A quick day out with the Olympus E-M1 and the SONY a7

Started Jan 27, 2014 | Discussions thread
Godfrey Forum Pro • Posts: 29,351
Re: A quick day out with the Olympus E-M1 and the SONY a7

Interesting comparison, thank you.

I also have both cameras, although I bought them to use rather differently. I use the E-M1 with FT and mFT lenses, use AF with it most of the time, and take advantage of the automation systems quite a lot. The A7 I bought to use with my Leica R and Nikkor SLR lenses, maybe a couple of M-Mount lenses (the ones that work well with its sensor), and have it set up such that shooting with it is an experience very similar to working with a manual focus film SLR with aperture priority AE and a motor drive.

  • Since I bought only the A7 body and necessary accessories (had the lenses already), and half of my lens kit for the E-M1 I already had, I compare the price of the bodies and accessories only. So far, they're running neck and neck on system expenses ... each just over $2000 when I account for body, lens mount adapters, power accessories, grips, cable remotes, etc.
  • As you noted, shooting with the E-M1 is fast and fluid where shooting with the A7 happens at a slower pace. This is true totally independent of AF as well, I don't own an AF lens for the A7 but find that even using the E-M1 with manual focusing only proves faster and more fluid than using the A7.
  • The control organization and layout on the E-M1 is very ergonomic to my hands, and the menu design very logical and easy to remember, albeit deep with many potential interactions. The A7 controls—buttons and dials—seem rather haphazardly scattered about the camera, not nearly so swift to "fall to hand." The menu system, also pretty deep and with many interactions, is very poorly organized and difficult to remember. The A7 has fewer customization options and controls than the E-M1. All that said, I have been able to set up and customize buttons and dials on both cameras such that I rarely need to dive into the menus to get something done, and the way I have them both setup the controls are easy to use and remember.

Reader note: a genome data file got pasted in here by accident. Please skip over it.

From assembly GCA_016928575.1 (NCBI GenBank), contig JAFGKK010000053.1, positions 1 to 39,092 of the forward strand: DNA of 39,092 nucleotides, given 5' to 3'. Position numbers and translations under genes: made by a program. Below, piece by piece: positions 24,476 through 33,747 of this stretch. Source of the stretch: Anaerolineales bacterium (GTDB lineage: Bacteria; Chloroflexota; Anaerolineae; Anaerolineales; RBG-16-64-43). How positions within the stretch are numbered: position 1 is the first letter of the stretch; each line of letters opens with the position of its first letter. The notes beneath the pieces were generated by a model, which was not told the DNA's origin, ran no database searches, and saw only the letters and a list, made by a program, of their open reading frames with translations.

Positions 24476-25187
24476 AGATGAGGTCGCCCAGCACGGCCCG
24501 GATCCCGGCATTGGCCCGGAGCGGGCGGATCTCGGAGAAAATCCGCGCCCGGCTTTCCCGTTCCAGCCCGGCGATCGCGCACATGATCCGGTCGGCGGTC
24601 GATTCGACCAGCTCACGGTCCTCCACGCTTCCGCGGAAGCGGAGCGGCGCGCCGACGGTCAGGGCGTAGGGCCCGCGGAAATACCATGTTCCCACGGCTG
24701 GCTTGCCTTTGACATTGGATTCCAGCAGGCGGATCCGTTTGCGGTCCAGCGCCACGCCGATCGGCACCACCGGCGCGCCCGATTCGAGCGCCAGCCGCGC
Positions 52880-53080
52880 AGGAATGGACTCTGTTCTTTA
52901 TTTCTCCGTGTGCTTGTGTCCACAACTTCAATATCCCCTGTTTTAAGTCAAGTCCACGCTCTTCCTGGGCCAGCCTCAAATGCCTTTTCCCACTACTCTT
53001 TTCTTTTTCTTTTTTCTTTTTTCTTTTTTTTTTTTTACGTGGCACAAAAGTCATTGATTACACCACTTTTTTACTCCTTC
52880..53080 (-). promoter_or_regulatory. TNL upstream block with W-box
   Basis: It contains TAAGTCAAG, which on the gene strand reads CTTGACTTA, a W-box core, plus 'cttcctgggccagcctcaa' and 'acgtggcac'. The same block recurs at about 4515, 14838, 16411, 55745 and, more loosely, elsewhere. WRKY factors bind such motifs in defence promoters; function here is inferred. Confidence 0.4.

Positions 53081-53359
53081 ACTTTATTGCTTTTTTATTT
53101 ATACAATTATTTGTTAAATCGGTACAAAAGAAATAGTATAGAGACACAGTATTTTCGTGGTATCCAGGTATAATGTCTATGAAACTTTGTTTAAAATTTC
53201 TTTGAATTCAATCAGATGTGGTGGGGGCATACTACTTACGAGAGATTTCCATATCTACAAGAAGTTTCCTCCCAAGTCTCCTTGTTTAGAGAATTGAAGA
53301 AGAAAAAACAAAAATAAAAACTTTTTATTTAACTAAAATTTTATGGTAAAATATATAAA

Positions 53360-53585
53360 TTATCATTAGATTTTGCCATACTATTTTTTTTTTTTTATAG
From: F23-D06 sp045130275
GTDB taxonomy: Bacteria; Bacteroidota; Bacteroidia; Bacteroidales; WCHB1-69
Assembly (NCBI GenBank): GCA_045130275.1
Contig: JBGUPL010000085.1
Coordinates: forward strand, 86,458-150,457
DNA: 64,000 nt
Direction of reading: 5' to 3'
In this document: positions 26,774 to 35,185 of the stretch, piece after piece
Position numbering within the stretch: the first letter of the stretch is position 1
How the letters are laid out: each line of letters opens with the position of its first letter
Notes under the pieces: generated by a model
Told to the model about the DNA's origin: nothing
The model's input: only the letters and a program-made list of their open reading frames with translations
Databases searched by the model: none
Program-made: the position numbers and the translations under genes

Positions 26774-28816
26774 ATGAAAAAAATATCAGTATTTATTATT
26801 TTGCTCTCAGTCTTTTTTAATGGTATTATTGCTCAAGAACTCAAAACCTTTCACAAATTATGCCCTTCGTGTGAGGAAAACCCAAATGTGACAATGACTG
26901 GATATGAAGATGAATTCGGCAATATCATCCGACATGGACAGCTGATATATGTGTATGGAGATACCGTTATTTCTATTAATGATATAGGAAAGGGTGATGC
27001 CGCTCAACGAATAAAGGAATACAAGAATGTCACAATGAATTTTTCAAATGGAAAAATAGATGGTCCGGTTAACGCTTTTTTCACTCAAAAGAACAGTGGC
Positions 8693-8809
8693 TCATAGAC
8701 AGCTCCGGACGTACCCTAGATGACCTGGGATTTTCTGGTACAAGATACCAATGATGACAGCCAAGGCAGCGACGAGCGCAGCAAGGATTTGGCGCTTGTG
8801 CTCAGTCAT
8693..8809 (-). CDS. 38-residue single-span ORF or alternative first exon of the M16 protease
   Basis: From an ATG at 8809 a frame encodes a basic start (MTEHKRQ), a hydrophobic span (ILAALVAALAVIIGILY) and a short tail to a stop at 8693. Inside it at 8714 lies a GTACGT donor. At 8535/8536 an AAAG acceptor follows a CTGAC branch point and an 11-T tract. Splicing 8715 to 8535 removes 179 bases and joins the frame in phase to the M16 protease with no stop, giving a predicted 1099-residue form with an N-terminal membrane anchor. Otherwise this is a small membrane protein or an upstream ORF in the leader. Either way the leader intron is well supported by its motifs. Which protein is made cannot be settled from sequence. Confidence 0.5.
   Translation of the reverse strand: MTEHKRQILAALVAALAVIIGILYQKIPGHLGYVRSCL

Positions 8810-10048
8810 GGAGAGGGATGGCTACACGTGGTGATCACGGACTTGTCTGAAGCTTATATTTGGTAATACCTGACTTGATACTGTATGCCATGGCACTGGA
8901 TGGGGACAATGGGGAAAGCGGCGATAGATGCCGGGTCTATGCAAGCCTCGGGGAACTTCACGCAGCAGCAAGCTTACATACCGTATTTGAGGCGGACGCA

• The biggest thing I miss on the A7 is the E-M1's superb image stabilization system. The five-axis IBIS is truly outstanding. The A7 is also more power hungry (and let's not get into the stupid decision to only supply it with very slow in-camera battery charging ... the purchase of two external chargers and three extra batteries are almost necessary for anyone trying to use this camera for serious picture taking; enough to have a battery in the camera and a spare in the bag while the other two are being recharged.
  • The biggest thing I miss on the E-M1 is the A7's excellent implementation of manual exposure with Auto-ISO. They've got that down just right, with EV Compensation and the wide dynamic range of the larger sensor you have excellent and fine control.

I've been shooting with the E-M1 since October and the A7 since last week, I'm still testing lenses for the latter. So far, the lenses I have for the A7 seem to work very well with its sensor. Image quality for both cameras is outstanding, with nuance differences related to depth of field and dynamic range—ultimately all based on the difference in the sensor size. These nuance differences are rather more subtle than it might seem, I know that if I made a series of photos with both and printed them to 11x17 inch, I would be hard-pressed to tell which camera made which photo other than because of lens/format characteristics. I would not buy either camera expecting a quantum change in image quality.

The E-M1 satisfies 99% of my shooting needs, and it could be 100%. So why did I spend the money for the A7? Because the Leica R lenses are truly wonderful and I found that using them on smaller format sensors did not bring out their best like using them with the original Leicaflex SL film camera did. The A7 does: photos made with the Summicron-R 90mm on film and with the A7 have the same lovely character. There is room for both formats in the visual language..

The E-M1 succeeds best because of its outstanding control ergonomics, wide customization options, superb lens line, fast and responsive handling and operation, and the very very good sensor. The A7 succeeds best because of its format, the outstanding sensor performance, and adaptability to use with many many wonderful older lenses. I'm happy to have and work with both cameras.

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